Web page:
Announcing Stack Overflow Documentation

We started with Q&A. Technical documentation is next, and we need your help.

Whether you're a beginner or an experienced developer, you can contribute.

Sign up and start helping → Learn more about Documentation →

I have a dataframe df2 which is a copy of another dataframe:

In [5]: df = DataFrame({"A":[1,2,3],"B":[4,5,6],"C":[7,8,9]})
In [6]: df
   A  B  C
0  1  4  7
1  2  5  8
2  3  6  9

In [7]: df2 = df.copy()

and is therefore not the same object:

In [8]: df is df2
Out[8]: False

In [9]: hex(id(df))
Out[9]: '0x89c6550L'

In [10]: hex(id(df2))
Out[10]: '0x89c6a58L'

My question is regarding the columns of those two dataframes. Why is it that the columns objects returned from df.columns and df2.columns are the same object?

In [11]: df.columns is df2.columns
Out[11]: True

In [12]: hex(id(df.columns))
Out[12]: '0x89bfb38L'

In [13]: hex(id(df2.columns))
Out[13]: '0x89bfb38L'

But if I make a change, then they become two separate objects?

In [14]: df2.rename(columns={"B":"D"}, inplace=True)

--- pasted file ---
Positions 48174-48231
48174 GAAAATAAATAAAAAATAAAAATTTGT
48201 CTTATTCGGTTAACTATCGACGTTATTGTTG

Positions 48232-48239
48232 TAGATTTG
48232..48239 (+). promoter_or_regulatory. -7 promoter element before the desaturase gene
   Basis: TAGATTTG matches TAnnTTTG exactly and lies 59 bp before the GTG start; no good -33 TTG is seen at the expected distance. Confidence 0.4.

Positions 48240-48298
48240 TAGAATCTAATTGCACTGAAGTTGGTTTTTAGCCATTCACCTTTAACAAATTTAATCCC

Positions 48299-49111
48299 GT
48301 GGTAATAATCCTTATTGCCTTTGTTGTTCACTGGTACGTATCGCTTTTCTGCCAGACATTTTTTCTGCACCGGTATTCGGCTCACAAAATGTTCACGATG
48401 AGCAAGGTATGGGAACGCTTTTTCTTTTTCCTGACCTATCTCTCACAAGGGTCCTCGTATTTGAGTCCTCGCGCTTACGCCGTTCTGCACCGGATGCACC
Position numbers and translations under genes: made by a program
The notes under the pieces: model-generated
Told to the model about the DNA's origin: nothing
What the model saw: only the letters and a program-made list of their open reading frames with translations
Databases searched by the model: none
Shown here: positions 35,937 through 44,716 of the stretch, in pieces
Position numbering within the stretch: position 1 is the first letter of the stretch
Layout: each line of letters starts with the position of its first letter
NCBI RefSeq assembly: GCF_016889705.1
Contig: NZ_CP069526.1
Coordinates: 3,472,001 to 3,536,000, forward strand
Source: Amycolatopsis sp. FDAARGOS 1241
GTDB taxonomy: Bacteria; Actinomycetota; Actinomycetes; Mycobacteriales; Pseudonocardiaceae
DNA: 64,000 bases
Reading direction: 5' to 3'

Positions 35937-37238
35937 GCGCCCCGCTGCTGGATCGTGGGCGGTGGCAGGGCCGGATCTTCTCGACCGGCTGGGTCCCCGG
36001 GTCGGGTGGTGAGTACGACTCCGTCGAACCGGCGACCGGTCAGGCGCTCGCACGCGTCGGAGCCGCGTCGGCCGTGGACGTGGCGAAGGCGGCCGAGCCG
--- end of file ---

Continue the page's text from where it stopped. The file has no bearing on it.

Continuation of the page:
In [15]: df.columns
Out[15]: Index([A, B, C], dtype=object)

In [16]: df2.columns
Out[16]: Index([A, D, C], dtype=object)

In [17]: df.columns is df2.columns 
Out[17]: False

In [18]: hex(id(df.columns))
Out[18]: '0x89bfb38L'

In [19]: hex(id(df2.columns))
Out[19]: '0x89bfc88L'

Can someone explain what's going on here? Why aren't df.columns and df2.columns two separate objects from the start?

share|improve this question
What is a "DataFrame" ? – bruno desthuilliers Apr 24 '13 at 14:44
@brunodesthuilliers It's a class of pandas (Python Data Analysis Library) as the question tag suggests. – Alexey Apr 24 '13 at 14:46
@Alexey : sorry, didn't spot the Panda tag. – bruno desthuilliers Apr 24 '13 at 20:33
up vote 4 down vote accepted

df.columns is an Index object.

These are immutable objects (kind of like how strings/ints are immutable. You can change a reference to one, but not the actual object).

This allows for sharing and hence performance efficiency (and you don't need to actually copy the memory when copying an index). When you 'change' one, you are really getting a new object (as opposed to a reference to the original one)

Almost all of pandas operations return you a new object, see here: http://pandas.pydata.org/pandas-docs/stable/basics.html#copying

so rename is equivalent to copying and then assigning to the index (columns and/or index, whatever you are changing). BUT, this act of assignment creates a new index object. (so rename is just a convenience method to this operation)

share|improve this answer

Your Answer


By posting your answer, you agree to the privacy policy and terms of service.

Not the answer you're looking for? Browse other questions tagged or ask your own question.